World Fibromyalgia Awareness Day May 12th and Fibromyalgia Awareness Month May 1st-30th – May is the month we all come together to educate and raise awareness about Fibromyalgia with friends and family, at work, and in our neighbourhoods.
Take part to share the facts, and make a difference for all those impacted by Fibromyalgia, #SupportFibro. Fibromyalgia Awareness Day is May 12th and World Lupus Day is May 10th. Get ready to turn the month of May purple!
Fibromyalgia has many symptoms that tend to vary from person to person, and the NHS describe some of the awful symptoms.
There may be periods when your symptoms get better or worse, depending on factors such as:
- your stress levels
- changes in the weather
- how physically active you are
If you think you have fibromyalgia, visit your GP.
Treatment is available to ease some of the symptoms, although it’s unlikely they’ll ever disappear completely.
The main symptoms of fibromyalgia are outlined below.
If you have fibromyalgia, one of the main symptoms is likely to be widespread pain.
This may be felt throughout your body, but could be worse in particular areas, such as your back or neck.
The pain is likely to be continuous, although it may be better or more severe at different times.
The pain could feel like:
- an ache
- a burning sensation
- a sharp, stabbing pain
Fibromyalgia can make you extremely sensitive to pain all over your body, and you may find that even the slightest touch is painful.
If you hurt yourself, such as stubbing your toe, the pain may continue for much longer than it normally would.
You may hear the condition described in the following medical terms:
- hyperalgesia – when you’re extremely sensitive to pain
- allodynia – when you feel pain from something that should not be painful at all, such as a very light touch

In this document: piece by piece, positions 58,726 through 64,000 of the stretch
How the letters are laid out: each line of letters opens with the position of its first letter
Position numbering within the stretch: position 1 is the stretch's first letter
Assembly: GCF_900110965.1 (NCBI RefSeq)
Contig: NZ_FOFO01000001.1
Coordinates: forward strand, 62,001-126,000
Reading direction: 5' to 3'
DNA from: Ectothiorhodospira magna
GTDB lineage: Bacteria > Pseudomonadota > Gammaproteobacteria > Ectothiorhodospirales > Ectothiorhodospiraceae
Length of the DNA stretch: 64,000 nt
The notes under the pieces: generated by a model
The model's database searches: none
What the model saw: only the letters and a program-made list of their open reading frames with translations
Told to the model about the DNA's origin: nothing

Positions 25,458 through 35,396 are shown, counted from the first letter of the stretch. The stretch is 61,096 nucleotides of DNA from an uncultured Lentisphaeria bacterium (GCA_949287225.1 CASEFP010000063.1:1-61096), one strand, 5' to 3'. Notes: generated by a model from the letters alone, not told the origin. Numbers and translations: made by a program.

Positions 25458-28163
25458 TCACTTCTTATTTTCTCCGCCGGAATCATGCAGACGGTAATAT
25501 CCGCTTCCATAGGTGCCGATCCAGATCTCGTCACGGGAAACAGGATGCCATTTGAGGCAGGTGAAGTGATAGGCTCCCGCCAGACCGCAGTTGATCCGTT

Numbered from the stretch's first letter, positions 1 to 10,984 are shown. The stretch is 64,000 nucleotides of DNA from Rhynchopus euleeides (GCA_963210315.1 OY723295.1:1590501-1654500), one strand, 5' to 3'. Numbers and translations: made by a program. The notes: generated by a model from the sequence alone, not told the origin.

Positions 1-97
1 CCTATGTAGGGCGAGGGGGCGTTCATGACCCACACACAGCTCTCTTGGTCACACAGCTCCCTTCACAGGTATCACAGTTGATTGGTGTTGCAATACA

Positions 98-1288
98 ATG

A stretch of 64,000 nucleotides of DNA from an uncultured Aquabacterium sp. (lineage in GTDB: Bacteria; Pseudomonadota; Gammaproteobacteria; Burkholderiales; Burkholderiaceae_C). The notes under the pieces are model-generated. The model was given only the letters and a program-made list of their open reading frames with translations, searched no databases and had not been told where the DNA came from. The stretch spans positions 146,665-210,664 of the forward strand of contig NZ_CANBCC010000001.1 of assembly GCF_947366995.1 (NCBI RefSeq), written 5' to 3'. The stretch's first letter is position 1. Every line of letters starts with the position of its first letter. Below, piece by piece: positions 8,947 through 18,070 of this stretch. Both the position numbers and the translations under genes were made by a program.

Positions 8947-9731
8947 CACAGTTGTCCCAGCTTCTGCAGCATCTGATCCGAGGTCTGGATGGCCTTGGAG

You may also be sensitive to things like smoke, certain foods and bright lights.
Being exposed to something you’re sensitive to can cause your other fibromyalgia symptoms to flare up.
Fibromyalgia can make you feel stiff. The stiffness may be most severe when you have been in the same position for a long period of time – for example, when you first wake up in the morning.
It can also cause your muscles to spasm, which is when they contract (squeeze) tightly and painfully.
Fibromyalgia can cause extreme tiredness (fatigue). This can range from a mild tired feeling to the exhaustion often experienced during a flu-like illness.
Severe fatigue may come on suddenly and can drain you of all your energy. If this happens, you may feel too tired to do anything at all.
Poor sleep quality
Fibromyalgia can affect your sleep. You may often wake up tired, even when you have had plenty of sleep.
This is because the condition can sometimes prevent you sleeping deeply enough to refresh you properly.
You may hear this described as non-restorative sleep.
Cognitive problems (‘fibro-fog’)
Cognitive problems are issues related to mental processes, such as thinking and learning.
If you have fibromyalgia, you may have:
- trouble remembering and learning new things
- problems with attention and concentration
- slowed or confused speech
If fibromyalgia has caused you to experience pain and stiffness in your neck and shoulders, you may also have frequent headaches.
These can vary from being mild headaches to severe migraines, and could also involve other symptoms, such as feeling sick.
Irritable bowel syndrome (IBS)
Some people with fibromyalgia also develop irritable bowel syndrome (IBS).
IBS is a common digestive condition that causes pain and bloating in your stomach. It can also lead to constipation or diarrhoea.
Other symptoms that people with fibromyalgia sometimes experience include:
- dizziness and clumsiness
- feeling too hot or too cold – this is because you’re not able to regulate your body temperature properly
- an overwhelming urge to move your legs (restless legs syndrome)
- tingling, numbness, prickling or burning sensations in your hands and feet (pins and needles, also known as paraesthesia)
- in women, unusually painful periods
In some cases, having the condition can lead to depression.
This is because fibromyalgia can be difficult to deal with, and low levels of certain hormones associated with the condition can make you prone to developing depression.
Depression can cause many symptoms, including:
- constantly feeling low
- feeling hopeless and helpless
- losing interest in the things you usually enjoy
If you think you may be depressed, it’s important to get help from a GP or your fibromyalgia healthcare professional, if you have been seeing one.
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